9th July 2012
“Apart from the traditional sports and hobbies, young people today have the added choice of television, electronic games and the Internet . . . the key is for philately to be seen to be fun”
(Brian Trotter, RDP, FRPSL, speaking in 2004)
Last week a very nice lady wrote to me commenting that I am one of the ‘younger’ people in the stamp world. “Good heavens,” I thought, thus proving that I am not young at all, as I believe that the correct response today should be “OMG, like . . . whatever.”
The sad truth is that at 51 I am indeed still one of the younger members of this profession although Grosvenor as a whole is a rather well-balanced, youthful company, our average age having been further reduced last week by the arrival our latest member of staff, Tom Margalski. Tom has joined us this summer to strengthen our team for the new season and we trust that he will find the company welcoming and much less stern than in the ‘bad old days’ of stamp auctioneering when, for example, Phillips Director David Boyd would send naughty describers to stand in the corner for ten minutes if they misbehaved at Stampex or other exhibitions.
We trust also that Tom will discover that, although we work hard and take our duties very seriously, we do try to remember that we are representing a hobby which, if it is to secure its future, must find ways to engage with people, both young and old, who are seriously distracted by the shorter term attractions of the evil television or computer screen.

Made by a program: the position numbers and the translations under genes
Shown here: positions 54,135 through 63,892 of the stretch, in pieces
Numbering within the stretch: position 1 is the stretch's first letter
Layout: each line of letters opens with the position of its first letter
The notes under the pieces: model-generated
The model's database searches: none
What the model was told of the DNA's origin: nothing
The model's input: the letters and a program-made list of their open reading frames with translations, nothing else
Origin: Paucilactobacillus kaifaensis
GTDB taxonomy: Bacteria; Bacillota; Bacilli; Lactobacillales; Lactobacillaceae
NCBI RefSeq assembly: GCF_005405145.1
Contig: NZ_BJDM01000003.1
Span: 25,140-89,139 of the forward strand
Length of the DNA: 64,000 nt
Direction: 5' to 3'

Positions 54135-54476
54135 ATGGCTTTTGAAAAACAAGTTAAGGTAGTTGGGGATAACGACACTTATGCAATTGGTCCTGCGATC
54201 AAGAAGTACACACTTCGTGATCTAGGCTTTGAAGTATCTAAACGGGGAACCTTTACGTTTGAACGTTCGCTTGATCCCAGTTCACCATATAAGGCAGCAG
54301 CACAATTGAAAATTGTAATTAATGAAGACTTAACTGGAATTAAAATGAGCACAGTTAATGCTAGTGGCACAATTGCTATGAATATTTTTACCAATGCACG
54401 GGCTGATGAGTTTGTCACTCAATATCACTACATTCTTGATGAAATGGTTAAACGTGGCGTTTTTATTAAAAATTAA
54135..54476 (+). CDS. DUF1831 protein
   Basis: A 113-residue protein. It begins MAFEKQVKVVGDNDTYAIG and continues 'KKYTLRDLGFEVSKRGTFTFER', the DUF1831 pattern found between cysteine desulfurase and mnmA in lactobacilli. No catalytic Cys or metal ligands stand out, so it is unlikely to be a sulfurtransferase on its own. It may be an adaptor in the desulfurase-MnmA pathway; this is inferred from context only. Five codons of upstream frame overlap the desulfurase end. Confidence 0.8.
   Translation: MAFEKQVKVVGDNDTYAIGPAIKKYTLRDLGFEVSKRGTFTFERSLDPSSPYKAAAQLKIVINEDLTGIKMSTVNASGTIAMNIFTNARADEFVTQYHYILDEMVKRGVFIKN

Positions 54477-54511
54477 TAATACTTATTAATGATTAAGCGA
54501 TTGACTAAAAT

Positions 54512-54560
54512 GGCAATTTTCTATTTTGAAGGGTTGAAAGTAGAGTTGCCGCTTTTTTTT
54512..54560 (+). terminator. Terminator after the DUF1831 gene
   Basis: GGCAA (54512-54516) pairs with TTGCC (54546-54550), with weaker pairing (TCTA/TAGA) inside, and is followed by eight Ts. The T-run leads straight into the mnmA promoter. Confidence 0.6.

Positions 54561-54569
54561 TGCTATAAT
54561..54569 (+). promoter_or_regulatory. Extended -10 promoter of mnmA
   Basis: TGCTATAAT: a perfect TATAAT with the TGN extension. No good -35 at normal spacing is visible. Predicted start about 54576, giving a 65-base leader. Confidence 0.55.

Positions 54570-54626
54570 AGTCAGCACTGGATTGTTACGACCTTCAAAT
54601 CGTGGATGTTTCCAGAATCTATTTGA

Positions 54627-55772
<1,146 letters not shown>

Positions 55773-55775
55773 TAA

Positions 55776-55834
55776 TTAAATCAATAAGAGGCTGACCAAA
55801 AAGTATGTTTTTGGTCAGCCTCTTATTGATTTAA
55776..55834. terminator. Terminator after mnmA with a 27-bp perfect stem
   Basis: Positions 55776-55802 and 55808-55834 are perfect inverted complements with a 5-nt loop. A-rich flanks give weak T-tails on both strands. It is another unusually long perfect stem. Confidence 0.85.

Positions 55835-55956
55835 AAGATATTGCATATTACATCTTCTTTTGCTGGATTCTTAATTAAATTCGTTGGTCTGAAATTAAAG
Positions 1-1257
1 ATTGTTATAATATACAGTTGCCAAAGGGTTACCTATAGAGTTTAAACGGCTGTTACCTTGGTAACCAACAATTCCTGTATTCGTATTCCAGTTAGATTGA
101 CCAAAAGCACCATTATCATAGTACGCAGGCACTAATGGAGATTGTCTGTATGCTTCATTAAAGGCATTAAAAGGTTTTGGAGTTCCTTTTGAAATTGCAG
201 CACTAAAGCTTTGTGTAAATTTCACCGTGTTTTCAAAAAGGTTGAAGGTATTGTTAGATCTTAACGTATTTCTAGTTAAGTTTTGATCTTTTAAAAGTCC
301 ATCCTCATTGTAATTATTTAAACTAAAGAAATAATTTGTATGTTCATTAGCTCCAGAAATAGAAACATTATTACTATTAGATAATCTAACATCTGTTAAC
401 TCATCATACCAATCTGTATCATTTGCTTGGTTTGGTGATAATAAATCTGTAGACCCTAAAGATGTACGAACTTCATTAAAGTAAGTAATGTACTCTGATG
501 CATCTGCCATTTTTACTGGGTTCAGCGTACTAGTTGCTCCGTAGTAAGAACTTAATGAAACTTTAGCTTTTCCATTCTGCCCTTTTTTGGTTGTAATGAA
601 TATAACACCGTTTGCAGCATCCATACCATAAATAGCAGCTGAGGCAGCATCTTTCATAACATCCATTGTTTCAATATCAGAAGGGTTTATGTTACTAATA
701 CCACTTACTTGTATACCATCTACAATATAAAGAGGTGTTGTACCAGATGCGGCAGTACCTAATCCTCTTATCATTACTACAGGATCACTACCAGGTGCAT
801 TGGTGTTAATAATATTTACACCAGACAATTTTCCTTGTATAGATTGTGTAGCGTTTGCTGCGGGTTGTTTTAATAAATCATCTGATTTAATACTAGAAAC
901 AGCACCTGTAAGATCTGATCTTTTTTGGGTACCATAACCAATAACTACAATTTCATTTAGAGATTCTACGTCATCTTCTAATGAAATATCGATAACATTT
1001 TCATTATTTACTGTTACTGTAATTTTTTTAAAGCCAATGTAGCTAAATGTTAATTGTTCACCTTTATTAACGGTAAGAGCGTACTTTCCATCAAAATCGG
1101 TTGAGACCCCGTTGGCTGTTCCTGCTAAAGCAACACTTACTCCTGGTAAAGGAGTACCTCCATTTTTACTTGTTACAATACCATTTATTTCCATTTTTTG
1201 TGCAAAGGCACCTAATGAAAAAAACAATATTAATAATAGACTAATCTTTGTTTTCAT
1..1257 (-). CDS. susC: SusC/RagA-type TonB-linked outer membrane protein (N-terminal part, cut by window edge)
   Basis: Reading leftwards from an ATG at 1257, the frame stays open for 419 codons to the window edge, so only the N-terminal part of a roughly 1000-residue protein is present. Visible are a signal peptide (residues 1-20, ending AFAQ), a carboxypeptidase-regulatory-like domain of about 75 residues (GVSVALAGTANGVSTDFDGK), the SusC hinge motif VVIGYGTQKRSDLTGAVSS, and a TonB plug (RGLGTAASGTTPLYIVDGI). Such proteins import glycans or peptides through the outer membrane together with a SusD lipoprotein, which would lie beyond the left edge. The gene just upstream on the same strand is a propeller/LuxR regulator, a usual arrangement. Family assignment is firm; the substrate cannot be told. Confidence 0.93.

Good stories, amusing or otherwise but illustrative of the many aspects of what we study, are what we must tell if we are to lure these people in.
My favourite (and true) tale of philatelic mischief concerns a series of mystery parcels that were delivered in Belgium a few years ago addressed mainly to middle-aged ladies.
Each package was underpaid with a postage due requirement of around £6. Having paid this and opened the package the recipients were puzzled to find that it would contain only a brick and a telephone number which, when rung by these ladies in their understandable state of considerable annoyance, they found connected them to a hapless military attaché to the Portuguese delegation at NATO headquarters in Brussels.
So many calls were received that the attaché’s phone had to be disconnected yet the identity of the perpetrator was never discovered.
And they say there is nothing funny about living in Belgium . . .